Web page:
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Identify Old Welding End


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  #1  
Old 06-01-2019, 07:28:13 AM
DJB6.03CE DJB6.03CE is offline
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Default Identify Old Welding End

Hoping someone knows what make this is, no tag on the unit, mounted on a Wisconsin THD around the 50s

Part numbers all start with a G
G29-328 brush part number
G26-34
G29-285

https://flic.kr/p/2g6EA9E
https://flic.kr/p/2g6ER8a
https://flic.kr/p/2g6ER4h
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  #2  
Old 06-01-2019, 03:30:33 PM
dalmatiangirl61 dalmatiangirl61 is offline
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Default Re: Identify Old Welding End

Looks like an aircraft starter or generator.
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Old 06-01-2019, 04:40:03 PM
Vanman Vanman is offline
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Default Re: Identify Old Welding End

By end I thought welding rod or stinger...

Agreed, looks like an aircraft starter generator.

That flicker is terrible. Fuzzy little pictures. Can you upload here? Does the generator have a nameplate on it anywhere?

I have a big one that actually came off of a tank or some such thing...

https://www.smokstak.com/forum/showthread.php?t=179628

Keith
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Old 06-04-2019, 11:19:42 PM
dkamp dkamp is offline
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Default Re: Identify Old Welding End

That's a 28v aircraft generator. Off the top of my head, Hobart made some, but lots of other companies contracted to manufacture those, there were some for sale at Surplus Center couple-five years ago or so. They push enough current and voltage (unregulated) to weld... but they'll also do a fine job as an engine starting unit...

..trying to remember the biggest manufacturer's name... two words, hyphenated...

Ah... Delco-Remy... there was a variety of 'em, and I think they showed up on everything from radial engines to turbofans. I'm not certain wether they used them for starting motors AND generators, but they probably could have...

Last edited by dkamp; 06-05-2019 at 12:02:46 AM.
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Old 06-05-2019, 12:59:42 AM
Vanman Vanman is offline
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Default Re: Identify Old Welding End

Many are starter generators. Mine is not, but will run fine as a shunt motor... Just doesn't have the series winding to give the grunt equal to amps squared.
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Old 06-05-2019, 05:54:04 PM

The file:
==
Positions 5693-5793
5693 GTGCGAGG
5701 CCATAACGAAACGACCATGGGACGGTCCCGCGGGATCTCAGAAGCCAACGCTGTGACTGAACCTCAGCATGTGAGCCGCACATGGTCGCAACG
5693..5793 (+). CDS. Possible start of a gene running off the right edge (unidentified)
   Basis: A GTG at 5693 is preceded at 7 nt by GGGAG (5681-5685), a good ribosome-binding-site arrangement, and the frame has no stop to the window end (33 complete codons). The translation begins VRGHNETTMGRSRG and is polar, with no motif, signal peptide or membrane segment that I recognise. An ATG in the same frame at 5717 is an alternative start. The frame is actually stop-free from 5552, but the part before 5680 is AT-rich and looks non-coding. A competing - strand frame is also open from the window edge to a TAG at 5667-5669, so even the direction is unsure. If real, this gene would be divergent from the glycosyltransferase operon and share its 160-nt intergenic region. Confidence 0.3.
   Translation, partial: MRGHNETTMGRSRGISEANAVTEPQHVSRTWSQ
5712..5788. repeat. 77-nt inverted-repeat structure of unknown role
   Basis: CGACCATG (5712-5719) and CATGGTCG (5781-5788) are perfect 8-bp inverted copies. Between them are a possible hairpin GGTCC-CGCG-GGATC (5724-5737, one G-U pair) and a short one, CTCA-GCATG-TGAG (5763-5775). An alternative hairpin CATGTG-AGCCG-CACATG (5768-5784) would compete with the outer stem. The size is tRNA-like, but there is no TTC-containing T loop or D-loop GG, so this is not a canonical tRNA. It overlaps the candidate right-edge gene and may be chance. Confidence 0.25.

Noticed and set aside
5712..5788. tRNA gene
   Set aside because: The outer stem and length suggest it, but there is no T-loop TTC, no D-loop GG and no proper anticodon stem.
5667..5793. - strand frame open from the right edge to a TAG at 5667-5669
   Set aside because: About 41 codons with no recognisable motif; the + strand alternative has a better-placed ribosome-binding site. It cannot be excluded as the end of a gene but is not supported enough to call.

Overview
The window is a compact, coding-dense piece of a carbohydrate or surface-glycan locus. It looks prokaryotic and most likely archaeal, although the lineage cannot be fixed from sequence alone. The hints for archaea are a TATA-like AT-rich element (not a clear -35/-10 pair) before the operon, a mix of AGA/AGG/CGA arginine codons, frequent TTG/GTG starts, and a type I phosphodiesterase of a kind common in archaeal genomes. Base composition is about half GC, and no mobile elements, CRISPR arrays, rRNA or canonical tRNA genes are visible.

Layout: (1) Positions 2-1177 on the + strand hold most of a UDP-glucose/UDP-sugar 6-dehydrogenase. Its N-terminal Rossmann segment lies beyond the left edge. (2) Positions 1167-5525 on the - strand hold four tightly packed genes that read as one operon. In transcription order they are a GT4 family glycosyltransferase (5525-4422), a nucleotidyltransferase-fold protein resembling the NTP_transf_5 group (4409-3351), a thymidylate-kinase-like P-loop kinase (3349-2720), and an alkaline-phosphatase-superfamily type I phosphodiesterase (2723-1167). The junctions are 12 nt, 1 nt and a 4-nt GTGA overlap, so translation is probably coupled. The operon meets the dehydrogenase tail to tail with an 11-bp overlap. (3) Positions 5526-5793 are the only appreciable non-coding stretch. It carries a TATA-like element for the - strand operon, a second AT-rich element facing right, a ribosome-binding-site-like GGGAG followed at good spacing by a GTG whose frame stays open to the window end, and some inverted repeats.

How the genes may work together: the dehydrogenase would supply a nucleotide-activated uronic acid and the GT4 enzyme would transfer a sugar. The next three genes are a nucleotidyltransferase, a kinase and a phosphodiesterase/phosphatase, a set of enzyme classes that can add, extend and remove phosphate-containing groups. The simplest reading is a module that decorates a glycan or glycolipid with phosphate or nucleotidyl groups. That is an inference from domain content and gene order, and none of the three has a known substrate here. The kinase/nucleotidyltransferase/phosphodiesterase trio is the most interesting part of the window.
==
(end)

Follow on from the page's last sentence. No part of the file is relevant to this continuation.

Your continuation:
Tracy T Tracy T is offline
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Default Re: Identify Old Welding End

Quote:
Originally Posted by dkamp View Post
I'm not certain wether they used them for starting motors AND generators, but they probably could have...
delco in fact did both, although smaller than what the OP has. I have seen them on older model kohler & briggs engines and also on the later modle IH cub tractor. all of these were the size of a automobile generator and they must put out some torque to be able to spin the flathead 4 in a cub tractor!
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Old 06-07-2019, 06:28:24 PM
dkamp dkamp is offline
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Default Re: Identify Old Welding End

You are very correct on this, Tracy- all my older IH Cub Cadet garden tractors (prior to 1978 or so) have Kohler K-singles with starter-generators... and they will do both...

.. they do both, equally as bad... On a cold day, it's all that poor thing can do to lunk over the one-lung 12hp and hydrostat.

The IH Cub Lo-Boy used one on it's C60 four-cylinder too... I had a Cub 154 that used starter-generator, rather than ring-gear, and it actually cranked it better than my single-cyl Kohlers.

In a larger form factor, they probably work a little bit better...My Onan 5CCK used exciter start, as do my Kohler L600 and L645 four-cylinder liquid cooled spark-ignited fours... the biggest exciter-starteds of my herd are Kohlers with 4-cylinder Waukesha FC140's...
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Old 06-07-2019, 09:57:01 PM
Tracy T Tracy T is offline
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Default Re: Identify Old Welding End

the cub lo boy was the one i was thinking of, i wonder if they have the shunt coils wound differently? i agree they strugle with a one cylinder but some how can spin a 4 banger!
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Old 06-08-2019, 10:37:24 AM
dkamp dkamp is offline
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Default Re: Identify Old Welding End

Something tells me that there IS a difference between the Lo-Boy and K-single starter-generators, but I think it's just DIRECTION of rotation, not winding or power.

The reason why the four cylinder rolls over easier than the single is a pretty simple thing:

The IH C60 is a 60 cubic inch four cylinder... that's four 15ci pistons... and one is on compression stroke every 180 degrees.

The Kohler K301 is a 30 cubic inch single cylinder... that's one piston, on compression stroke every 720 degrees. Although the K-engine is HALF the size of the C60, it exhibits twice the displacement per power stroke... and that means, if the two engines were to have the same compression ratio, the K-single would require about twice the power to overcome compression.

The C60 doesn't have ball bearing mains, but it has almost 4x the moving parts (shared camshaft, right?)... still, the static drag of the C60 cranking, isn't significant compared to the compression load of the K-single. Even if the compression release is working, the K-single exhibits quite the load to 'lunk over'.
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